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Looking downwards I see a young woman in a corset puking up on the wall outside of Spensley’s Emporium, now the only bar in town offering pre-match strippers. The Premier League good times are emphatically over.

Surveying the scene is a sturdy statue of Henry Bolckow, the father of modern Middlesbrough. As rain bounces off vomit, he gives the impression of wishing he’d stayed celibate. That, though, would have robbed the world of a vital community, one christened an ‘Infant Hercules’ by Gladstone. For a century Middlesbrough was as important to the British Empire as any place. What happened to it speaks for all post-industrial England.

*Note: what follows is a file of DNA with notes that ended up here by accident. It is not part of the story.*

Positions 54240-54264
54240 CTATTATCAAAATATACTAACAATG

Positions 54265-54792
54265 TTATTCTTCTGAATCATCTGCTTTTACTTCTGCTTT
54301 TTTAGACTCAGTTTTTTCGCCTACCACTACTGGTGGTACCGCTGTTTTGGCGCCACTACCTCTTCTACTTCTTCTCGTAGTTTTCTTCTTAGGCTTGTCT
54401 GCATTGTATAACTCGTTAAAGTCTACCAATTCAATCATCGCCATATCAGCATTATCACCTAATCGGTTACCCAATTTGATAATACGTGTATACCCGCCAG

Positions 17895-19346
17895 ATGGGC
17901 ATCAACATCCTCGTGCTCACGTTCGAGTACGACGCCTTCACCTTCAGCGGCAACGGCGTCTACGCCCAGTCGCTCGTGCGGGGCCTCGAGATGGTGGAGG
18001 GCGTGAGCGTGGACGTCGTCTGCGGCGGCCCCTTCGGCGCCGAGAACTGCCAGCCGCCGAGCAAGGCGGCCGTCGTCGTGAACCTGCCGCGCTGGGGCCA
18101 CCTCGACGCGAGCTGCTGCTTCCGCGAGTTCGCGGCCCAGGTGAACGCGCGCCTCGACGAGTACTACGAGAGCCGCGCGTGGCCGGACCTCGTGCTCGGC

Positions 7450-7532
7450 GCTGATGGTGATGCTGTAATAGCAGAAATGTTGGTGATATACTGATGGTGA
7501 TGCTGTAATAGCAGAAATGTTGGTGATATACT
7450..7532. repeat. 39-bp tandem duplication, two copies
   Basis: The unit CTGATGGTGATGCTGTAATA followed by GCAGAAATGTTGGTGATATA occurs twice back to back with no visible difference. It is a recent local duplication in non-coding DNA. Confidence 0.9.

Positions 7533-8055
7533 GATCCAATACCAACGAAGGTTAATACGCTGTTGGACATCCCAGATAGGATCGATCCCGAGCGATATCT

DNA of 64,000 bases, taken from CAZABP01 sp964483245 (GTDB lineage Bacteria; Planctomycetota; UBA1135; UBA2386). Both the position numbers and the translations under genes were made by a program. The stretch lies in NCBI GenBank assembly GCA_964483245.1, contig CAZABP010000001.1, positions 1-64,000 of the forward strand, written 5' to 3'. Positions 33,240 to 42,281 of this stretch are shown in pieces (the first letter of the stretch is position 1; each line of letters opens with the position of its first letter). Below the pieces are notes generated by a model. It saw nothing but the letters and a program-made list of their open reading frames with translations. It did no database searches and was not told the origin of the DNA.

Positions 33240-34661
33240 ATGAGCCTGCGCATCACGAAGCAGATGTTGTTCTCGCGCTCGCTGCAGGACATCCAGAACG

Hatters, Railwaymen and Knitters, Travels through England’s football provinces.

Daniel Gray

Bloomsbury 2013

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